jackson - A Companion to Classical Electrodynamics 3 rd...

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Unformatted text preview: A Companion to Classical Electrodynamics 3 rd Edition by J.D. Jackson Rudolph J. Magyar September 30, 2008 c Rudolph J. Magyar. No portion of this may be reproduced for profit without the expressed prior written consent of Rudolph J. Magyar. 1 A lot of things can be said about Classical Electrodynamics , the third edition, by David J. Jackson. It’s seemingly exhaustive, well researched, and certainly popular. Then, there is a general consensus among teachers that this book is the definitive graduate text on the subject. In my opinion, this is quite unfortunate. The text often assumes familiarity with the material, skips vital steps, and provides too few examples. It is simply not a good introductory text. On the other hand, Jackson was very ambitious. Aside from some notable omissions (such as conformal mapping methods), Jackson exposes the reader to most of classical electro-magnetic theory. Even Thomas Aquinas would be impressed! As a reference, Jackson’s book is great! It is obvious that Jackson knows his stuff, and in no place is this more apparent than in the problems which he asks at the end of each chapter. Sometimes the problems are quite simple or routine, other times difficult, and quite often there will be undaunting amounts of algebra required. Solving these problems is a time consuming endevour for even the quickest reckoners among us. I present this Companion to Jackson as a motivation to other students. These problems can be done! And it doesn’t take Feynmann to do them. Hopefully, with the help of this guide, lots of paper, and your own wits; you’ll be able to wrestle with the concepts that challenged the greatest minds of the last century. Before I begin, I will recommend several things which I found useful in solving these problems. • Buy Griffiths’ text, an Introduction to Electrodynamics . It’s well writ- ten and introduces the basic concepts well. This text is at a more basic level than Jackson, and to be best prepared, you’ll have to find other texts at Jackson’s level. But remember Rome wasn’t build in a day, and you have to start somewhere. • Obtain other texts on the level (or near to it) of Jackson. I rec- ommend Vanderlinde’s Electromagnetism book or Eyges’ Electromag- netism book. Both provide helpful insights into what Jackson is talking about. But even more usefully, different authors like to borrow each others’ problems and examples. A problem in Jackson’s text might be an example in one of these other texts. Or the problem might be rephrased in the other text; the rephrased versions often provide insight into what Jackson’s asking! After all half the skill in writing a hard i physics problem is wording the problem vaguely enough so that no one can figure out what your talking about....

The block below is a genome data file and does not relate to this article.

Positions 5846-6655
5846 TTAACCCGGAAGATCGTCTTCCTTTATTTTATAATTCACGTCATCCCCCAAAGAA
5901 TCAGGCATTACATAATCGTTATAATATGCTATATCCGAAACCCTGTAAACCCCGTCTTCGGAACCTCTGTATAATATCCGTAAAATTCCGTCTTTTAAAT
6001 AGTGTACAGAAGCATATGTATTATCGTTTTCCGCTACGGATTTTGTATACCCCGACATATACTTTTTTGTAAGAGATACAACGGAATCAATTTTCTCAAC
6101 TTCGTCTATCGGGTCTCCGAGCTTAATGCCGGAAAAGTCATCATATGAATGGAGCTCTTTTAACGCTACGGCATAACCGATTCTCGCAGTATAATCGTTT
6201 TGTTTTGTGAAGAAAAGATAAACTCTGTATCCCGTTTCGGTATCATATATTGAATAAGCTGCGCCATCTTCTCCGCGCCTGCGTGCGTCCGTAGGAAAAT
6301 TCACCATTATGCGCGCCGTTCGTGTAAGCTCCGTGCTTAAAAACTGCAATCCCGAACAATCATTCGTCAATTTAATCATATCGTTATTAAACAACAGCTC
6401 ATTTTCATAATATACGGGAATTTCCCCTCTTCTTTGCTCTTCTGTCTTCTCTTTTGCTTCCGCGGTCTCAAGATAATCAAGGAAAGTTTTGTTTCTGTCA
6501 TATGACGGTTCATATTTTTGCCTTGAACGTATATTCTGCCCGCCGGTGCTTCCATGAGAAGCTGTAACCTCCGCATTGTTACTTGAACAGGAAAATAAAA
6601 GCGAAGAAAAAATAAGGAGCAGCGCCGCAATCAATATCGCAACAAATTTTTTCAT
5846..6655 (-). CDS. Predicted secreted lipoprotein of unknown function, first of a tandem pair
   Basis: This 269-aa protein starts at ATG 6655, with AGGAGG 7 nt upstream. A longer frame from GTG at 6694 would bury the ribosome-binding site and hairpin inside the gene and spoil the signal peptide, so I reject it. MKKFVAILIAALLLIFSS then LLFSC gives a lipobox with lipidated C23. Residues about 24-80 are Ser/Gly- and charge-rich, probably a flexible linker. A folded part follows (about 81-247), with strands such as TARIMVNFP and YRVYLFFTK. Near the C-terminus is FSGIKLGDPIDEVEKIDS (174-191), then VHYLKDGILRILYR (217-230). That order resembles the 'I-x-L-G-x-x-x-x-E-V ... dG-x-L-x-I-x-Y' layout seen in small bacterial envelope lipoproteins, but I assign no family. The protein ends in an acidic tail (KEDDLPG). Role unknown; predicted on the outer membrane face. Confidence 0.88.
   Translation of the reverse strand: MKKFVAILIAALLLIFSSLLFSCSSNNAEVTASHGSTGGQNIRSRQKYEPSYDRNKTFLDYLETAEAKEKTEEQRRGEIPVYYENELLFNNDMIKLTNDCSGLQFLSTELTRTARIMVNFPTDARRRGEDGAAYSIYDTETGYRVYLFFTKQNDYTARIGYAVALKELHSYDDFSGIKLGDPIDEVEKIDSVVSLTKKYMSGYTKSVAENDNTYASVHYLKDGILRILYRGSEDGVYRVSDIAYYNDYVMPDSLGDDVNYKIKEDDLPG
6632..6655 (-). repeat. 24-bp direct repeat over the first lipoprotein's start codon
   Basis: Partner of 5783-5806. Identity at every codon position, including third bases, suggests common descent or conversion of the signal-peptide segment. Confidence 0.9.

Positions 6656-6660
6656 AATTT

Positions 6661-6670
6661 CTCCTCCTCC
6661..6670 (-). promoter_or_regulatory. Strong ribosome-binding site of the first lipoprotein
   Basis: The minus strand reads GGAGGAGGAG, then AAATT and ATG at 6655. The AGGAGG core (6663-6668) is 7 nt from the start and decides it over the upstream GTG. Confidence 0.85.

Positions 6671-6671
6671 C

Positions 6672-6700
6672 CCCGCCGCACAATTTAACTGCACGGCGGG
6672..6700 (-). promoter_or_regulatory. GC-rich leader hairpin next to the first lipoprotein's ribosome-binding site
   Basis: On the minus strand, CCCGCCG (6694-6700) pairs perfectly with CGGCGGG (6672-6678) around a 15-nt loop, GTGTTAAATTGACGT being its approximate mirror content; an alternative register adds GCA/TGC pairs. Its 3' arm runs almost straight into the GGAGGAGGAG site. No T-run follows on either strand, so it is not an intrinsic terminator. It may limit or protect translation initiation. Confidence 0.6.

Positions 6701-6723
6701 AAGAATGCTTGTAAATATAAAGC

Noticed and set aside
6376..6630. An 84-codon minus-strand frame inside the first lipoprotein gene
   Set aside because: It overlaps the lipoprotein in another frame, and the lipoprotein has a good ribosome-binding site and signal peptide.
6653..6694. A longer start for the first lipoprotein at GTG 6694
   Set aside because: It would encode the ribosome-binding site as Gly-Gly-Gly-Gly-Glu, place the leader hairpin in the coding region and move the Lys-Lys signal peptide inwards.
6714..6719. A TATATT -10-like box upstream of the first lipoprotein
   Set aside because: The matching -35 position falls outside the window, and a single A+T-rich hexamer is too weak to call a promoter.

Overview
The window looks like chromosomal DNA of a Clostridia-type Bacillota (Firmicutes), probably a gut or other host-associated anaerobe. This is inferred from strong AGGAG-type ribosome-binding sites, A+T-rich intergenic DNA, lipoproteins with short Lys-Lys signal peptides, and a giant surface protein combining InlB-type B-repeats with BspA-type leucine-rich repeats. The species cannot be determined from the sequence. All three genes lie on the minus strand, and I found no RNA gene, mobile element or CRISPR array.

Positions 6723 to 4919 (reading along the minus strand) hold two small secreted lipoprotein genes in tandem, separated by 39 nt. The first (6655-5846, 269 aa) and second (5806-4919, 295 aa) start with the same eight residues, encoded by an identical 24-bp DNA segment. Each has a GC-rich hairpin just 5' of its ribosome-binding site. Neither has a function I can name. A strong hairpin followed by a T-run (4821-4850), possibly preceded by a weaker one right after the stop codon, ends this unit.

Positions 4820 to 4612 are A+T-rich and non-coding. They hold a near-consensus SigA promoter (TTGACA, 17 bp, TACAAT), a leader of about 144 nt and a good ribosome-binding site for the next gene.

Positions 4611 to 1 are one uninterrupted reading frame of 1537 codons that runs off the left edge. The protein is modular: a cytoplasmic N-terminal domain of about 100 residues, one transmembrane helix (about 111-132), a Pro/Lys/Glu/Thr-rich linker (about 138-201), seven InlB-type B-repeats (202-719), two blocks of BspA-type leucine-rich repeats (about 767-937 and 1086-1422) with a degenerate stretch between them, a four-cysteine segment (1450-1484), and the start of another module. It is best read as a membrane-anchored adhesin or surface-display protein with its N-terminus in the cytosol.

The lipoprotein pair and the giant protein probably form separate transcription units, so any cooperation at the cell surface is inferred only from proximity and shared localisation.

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jackson - A Companion to Classical Electrodynamics 3 rd...

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